By Catherine Pugh

I was sitting at a dinner meeting recently that began with a family tradition: before the meal, we bless the food. When the president of the organization finished the invocation, I began thinking about things that once were traditions in many  Black  families– including my own –that don’t occur as often today. Perhaps there are things which we should return to as Black people, and as members of the human race in general. 

So many of our old, wise teachings are not discussed, like teaching our children to read and write before they start school. It is also time to again take younger generations to the voting booth with us, so they understand the privilege of voting and their history. These traditions helped us understand our worth and respect our elders, who have given so much for so long.

This month, the AFRO is highlighting the importance of returning to our roots and understanding our history. Below is a list of traditions I believe could make us stronger as a people and a nation. What “ways of old” do you think we should return to? 

  1. Prayer

Prayer changes things…Deitrich Haddon sang about it

In 1962, the Supreme Court ruled against prayer in public schools, stating that it violated our first amendment rights.  However, it did not rule that we should not pray at home.  

Perhaps our school systems might consider a moment of silence before school starts. I believe it would help create a peaceful atmosphere.  

Before every meal and before we left home as children my parents prayed with us. Before we went to bed at night we kneeled together and prayed.  The act itself bonded us as a family.  My parents would require that we rotate saying our blessings over each meal.  It was seven of us,plus my parents, so it would take a little more than a week for each of our turns to come.

Where could you add prayer or a moment to meditate back into your family routine?

      2.  Eat together as a family 

Family gatherings around breakfast and dinner tables were not out of the ordinary in many households, and may not be today.  However, more families find themselves eating on the go, rushing to work or the next appointment. Some family members may arrive home at contrasting times, so those moments of sharing and socializing are lost.

Studies show that eating together is not only a wonderful way to start or end the day, it is a way to promote healthy eating habits and weight control. In fact, a Stanford University study says, “When a family sits down together, it helps them manage the stresses of daily life and the hassles of  day-to-day existence.”  

Carving out mealtimes on a regular basis according to the study can enhance family dynamics. 

 I agree.

What meals could you share with your family? How could a shared dinnertime in your household strengthen the family bond?

      3. Travel together as a family

My parents could not afford luxury vacations.  But in some ways, they seemed luxurious to us. Both migrated North from South Carolina.  Every year when my father would take his three weeks’ vacation, they would pack us up in the Buick and drive 12 hours to Newberry, S.C.  The dynamics of the annual trek was amazing.  We were all excited because we were going to my grandparents’ farm.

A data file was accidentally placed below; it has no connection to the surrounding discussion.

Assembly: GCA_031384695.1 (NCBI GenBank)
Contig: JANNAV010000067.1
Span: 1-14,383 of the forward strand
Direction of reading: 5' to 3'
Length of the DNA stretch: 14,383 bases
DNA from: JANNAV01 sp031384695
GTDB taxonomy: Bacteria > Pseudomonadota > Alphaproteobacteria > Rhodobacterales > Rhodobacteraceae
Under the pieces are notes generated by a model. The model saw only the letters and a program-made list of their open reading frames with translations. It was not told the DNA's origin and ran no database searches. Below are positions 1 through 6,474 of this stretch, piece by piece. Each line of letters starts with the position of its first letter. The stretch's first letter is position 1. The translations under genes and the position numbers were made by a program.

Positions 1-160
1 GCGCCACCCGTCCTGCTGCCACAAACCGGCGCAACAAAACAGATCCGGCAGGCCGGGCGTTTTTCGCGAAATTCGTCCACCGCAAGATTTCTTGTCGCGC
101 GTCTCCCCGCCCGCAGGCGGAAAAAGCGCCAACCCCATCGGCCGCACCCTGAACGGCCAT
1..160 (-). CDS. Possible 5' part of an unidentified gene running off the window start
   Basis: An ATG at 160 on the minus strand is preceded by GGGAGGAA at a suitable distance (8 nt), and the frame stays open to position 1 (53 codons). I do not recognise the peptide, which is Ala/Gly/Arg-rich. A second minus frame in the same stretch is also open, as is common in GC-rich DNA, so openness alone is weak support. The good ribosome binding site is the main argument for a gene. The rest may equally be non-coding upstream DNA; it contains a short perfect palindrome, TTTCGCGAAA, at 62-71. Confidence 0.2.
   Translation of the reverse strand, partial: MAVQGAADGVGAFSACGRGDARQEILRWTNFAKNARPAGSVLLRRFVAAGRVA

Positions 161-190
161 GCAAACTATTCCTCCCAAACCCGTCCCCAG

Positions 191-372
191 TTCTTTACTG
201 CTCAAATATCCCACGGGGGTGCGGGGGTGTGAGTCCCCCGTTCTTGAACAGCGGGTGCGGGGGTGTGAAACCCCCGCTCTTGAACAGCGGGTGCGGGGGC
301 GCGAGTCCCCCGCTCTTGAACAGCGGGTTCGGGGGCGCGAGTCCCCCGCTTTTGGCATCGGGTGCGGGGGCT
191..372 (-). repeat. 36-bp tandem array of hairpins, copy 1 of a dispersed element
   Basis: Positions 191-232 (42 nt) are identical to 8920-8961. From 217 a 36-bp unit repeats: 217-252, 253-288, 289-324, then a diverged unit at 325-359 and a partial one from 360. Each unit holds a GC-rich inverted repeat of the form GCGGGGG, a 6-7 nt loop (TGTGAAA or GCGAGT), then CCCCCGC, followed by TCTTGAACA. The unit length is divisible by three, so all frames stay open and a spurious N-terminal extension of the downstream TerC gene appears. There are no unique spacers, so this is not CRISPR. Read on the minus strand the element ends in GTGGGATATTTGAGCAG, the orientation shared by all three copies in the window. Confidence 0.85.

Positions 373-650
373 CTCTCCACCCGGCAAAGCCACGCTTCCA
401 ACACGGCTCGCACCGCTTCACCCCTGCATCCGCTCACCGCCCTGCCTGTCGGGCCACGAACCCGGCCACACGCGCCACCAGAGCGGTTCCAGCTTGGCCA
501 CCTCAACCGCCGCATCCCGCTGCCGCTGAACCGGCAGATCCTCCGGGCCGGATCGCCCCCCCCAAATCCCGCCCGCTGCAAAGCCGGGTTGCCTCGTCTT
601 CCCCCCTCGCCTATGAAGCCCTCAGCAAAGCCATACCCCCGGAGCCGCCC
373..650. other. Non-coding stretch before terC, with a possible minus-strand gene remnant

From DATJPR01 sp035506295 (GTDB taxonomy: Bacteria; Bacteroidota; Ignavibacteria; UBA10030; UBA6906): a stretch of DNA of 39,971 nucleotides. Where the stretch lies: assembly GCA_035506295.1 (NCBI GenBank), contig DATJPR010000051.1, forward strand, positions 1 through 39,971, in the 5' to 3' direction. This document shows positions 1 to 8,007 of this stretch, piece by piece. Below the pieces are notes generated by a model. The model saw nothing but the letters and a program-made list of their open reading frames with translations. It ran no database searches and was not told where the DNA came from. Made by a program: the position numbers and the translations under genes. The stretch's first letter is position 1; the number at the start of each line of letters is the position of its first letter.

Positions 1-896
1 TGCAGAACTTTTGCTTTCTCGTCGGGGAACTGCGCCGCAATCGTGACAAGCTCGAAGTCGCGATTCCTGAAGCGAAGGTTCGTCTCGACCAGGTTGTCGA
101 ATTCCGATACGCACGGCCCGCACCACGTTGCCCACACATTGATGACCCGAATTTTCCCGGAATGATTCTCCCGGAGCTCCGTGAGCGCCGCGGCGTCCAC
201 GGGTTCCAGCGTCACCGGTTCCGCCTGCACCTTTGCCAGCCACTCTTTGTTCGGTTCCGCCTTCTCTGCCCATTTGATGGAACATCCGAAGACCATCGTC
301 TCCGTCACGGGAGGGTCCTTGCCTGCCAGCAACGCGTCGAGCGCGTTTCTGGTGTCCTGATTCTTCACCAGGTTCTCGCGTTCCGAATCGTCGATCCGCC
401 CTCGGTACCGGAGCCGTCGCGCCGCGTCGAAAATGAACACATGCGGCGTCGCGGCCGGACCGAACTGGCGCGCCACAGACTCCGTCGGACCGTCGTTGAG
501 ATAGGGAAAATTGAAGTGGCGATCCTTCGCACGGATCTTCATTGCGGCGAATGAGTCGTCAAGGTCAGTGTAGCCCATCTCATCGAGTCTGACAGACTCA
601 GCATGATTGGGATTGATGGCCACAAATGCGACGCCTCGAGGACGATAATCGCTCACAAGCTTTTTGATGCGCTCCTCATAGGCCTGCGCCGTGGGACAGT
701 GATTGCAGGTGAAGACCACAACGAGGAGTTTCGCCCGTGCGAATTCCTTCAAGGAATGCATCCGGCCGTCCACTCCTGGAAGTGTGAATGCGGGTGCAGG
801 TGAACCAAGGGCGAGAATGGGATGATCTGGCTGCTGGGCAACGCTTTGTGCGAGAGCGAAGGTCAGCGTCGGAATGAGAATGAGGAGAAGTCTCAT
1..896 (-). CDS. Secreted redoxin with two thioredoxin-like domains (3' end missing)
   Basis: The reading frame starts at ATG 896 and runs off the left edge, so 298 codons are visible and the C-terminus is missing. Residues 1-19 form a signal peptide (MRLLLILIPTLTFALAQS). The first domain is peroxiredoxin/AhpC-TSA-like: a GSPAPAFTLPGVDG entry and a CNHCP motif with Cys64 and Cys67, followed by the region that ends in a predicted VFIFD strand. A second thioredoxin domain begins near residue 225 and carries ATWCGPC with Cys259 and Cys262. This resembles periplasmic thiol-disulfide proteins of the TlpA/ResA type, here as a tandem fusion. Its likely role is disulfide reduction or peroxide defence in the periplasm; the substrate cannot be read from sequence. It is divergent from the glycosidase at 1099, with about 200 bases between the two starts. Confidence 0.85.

My grandfather raised cows, pigs, chickens, corn, tomatoes, okra and much more. The conversations along the way were wonderful, but what happened on those visits created important memories.  

We learned to milk cows, grab eggs from the chickens, along with spending valuable time with my grandparents.

Studies indicate that traveling together as a family helps improve communications, reduce the possibility of divorce, strengthen lifelong family bonds, and increase a sense of  well-being in adults and children. 

Take regular trips with your family! It doesn’t have to fit the definition of “luxury” when cherished memories are made. 

      4. Support Black businesses

Here is the reality: a dollar spends 28 days circulating in the Asian community, 19 days in the Jewish community, 17 days in predominantly WASP (White Anglo-Saxon Protestant) communities, seven days in Hispanic communities and only six hours in the Black community.  

The data shows that 99 percent of our 1.3 trillion dollar buying power is spent outside our community.  Some would argue that integration separated us from our communities and Black businesses are hard to find…others are led to believe that Black products are inferior.  

Our businesses still struggle because of racism and discriminatory practices, however there are more and more opportunities to support Black businesses whether online or at their locations.  There is hardly a product or service you can’t find when it comes to the community of qualified, Black business owners.  

     5. Return to church

History tells us that the Black Church was born out of protest over racism in Philadelphia, 1787. In his book, “How the Black Church Saved America,” Henry Louis Gates notes that both Nat Turner and Frederick Douglass were grounded in the church. He cites the Black church as a “parent” of the civil rights movement and the Black Lives Matter movement as one of its “heirs.”

Church and Bible school was a commitment our family made every Sunday.  It is where we commune, increase our faith, participate in the choir and usher on the usher board. Churches are where many of our Black colleges and universities were founded.  Today, churches offer day care centers, credit unions and many other services such as job training and scholarships for our youth.  Among the roles of the Black church today is to create change.  Church attendance promotes family togetherness. 

Catherine Pugh is the former mayor of Baltimore City.

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